The company also says that “in order for us to carry out our own responsibilities we also need the help of others in the value chain, like consumers and retailers, and their commitment to bringing back obsolete mobile devices for responsible recycling”. I’m in full support of this, and I think Nokia is right in saying that co-operation eventually leads to a situation where recycling becomes easier for everyone as its commonplace.

To further speed this up and create a sense of shared liability, one of the specific things that the European Commission are threatening to do is clamp down on the proliferation of mobile phone chargers if the manufacturers don’t self-regulate. Quick to respond to this, Nokia launched the N79 Eco model, which simply comes without a charger (customers are expected to retain one from a previous device). With 15 million phones upgraded each year in the UK alone, that’s a lot of chargers milling around (I must have four or five at home).

Additionally, the AC-8 uses just 0.03W in no-load mode (the amount the charger uses if you forget to unplug it from socket when the phone is fully charged). This is 90-95% less than what typical chargers can waste.

Nokia’s take on recycling is based around ‘lifecycle thinking’ (minimising the environmental impacts across the lifecycle of a product). The only thing slight concern I have with this approach is that applying conventional life cycle assessment, and assigning environmental impacts to producers and consumers can lead to double-counting. I’m not saying that it means all of the company’s efforts are wasted (no pun intended), but it’s this slight concern that makes me want to hear someone from within talk about it a bit more. Integrate these goals and objectives into normal briefings, don’t just paste lots of text onto a briefing document. There’s a fantastic portal on Nokia.com/environment, but it isn’t immediately obvious, you have to scroll to the bottom, click on corporate responsibility and then choose the right tab.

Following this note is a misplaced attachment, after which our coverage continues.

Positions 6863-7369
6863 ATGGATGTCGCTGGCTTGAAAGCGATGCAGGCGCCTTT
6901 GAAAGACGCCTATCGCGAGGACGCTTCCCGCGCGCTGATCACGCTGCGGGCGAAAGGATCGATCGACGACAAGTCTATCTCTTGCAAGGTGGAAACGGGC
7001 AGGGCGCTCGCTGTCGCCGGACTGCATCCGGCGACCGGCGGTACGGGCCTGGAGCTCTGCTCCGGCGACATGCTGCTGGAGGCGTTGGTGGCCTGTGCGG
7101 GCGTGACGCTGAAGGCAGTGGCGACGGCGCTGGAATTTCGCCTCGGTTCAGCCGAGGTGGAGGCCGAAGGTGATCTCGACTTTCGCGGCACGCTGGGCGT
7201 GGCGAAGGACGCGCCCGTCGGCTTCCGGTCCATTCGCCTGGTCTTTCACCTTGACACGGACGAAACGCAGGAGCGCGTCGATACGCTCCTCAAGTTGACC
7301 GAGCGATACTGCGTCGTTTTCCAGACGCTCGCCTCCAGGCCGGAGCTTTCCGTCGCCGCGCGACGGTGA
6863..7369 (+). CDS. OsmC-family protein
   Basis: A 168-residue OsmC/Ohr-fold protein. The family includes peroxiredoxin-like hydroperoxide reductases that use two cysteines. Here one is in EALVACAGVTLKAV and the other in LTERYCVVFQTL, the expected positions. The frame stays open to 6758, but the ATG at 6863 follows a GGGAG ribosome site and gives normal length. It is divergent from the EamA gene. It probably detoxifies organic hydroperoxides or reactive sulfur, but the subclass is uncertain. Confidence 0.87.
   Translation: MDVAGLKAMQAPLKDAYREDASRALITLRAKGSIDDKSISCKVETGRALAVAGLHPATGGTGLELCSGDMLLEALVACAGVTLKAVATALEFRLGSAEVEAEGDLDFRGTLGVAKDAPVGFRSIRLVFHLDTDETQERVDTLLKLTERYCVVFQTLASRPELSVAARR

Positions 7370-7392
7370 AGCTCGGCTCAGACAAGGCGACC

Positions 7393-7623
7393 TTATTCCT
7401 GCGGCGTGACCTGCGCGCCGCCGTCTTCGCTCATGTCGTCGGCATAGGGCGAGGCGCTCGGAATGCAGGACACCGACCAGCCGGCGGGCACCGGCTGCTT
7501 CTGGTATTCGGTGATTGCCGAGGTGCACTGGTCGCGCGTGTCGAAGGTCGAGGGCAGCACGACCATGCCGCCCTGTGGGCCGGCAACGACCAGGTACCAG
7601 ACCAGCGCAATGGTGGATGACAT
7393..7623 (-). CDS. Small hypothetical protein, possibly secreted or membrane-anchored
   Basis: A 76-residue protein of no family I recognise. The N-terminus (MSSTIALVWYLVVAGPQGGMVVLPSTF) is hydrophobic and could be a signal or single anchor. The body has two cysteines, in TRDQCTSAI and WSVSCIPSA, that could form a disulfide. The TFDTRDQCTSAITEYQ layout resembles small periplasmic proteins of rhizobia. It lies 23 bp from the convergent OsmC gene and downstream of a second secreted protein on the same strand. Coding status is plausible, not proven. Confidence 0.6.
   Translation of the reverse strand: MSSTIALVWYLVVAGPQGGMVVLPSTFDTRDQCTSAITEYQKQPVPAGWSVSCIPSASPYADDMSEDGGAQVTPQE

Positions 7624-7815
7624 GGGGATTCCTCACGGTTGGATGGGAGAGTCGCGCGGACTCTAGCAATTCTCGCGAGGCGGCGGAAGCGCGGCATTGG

Like Nokia, Sony Ericsson has a large ‘sustainable’ section on their site, but it seems to have been created purely for the sake of having it rather than a core part of their thinking. Maybe that’s just the way it’s presented. Motorola is the same, with their environmental objectives hidden behind three clicks and listed amidst reams of text.

I’m not as hardcore as many other green bloggers, so from my perspective, the ERP work from Nokia and research into biodegradable plastics from many is a good start.

However, though concept products like the Nokia ones mentioned above and Samsung’s Blue Earth have been shown at nearly every mobile-related trade show over the past few years, but predominately as a profile raising exercise than anything else.

When it comes to nailing the ultimate green concept, manufacturers are really struggling to push it that little bit harder and make it relevant for mass production. So surely, making consumers more aware of what they are all trying to achieve will encourage the kind of responsible behaviour that is still required to make any kind of change realistic.

  • http://benjam.in Ben Smith

    I think paid software updates might also be a way for phone manufacturers to go green… Stop shipping as many lumps of plastic to replace other lumps of plastic and simply charge customers to enhance what that unit can do….

    It won’t work for low-end handsets where the form-factor is the only distinguishing feature, but for top-end handsets it might slow the churn. Who’s pay £10 for widgets on their N95 and hand on to it for a bit longer?

  • Pingback: Twitted by Booooothman

  • http://shkspr.mobi/ TerenceEden

    What will be interesting is when they start producing their “big” phones in an environmentally sound manner. It’s no good them making a green(er) handset which is only going to sell a dozen units. They should be releasing devices like the N97 as eco-friendly devices.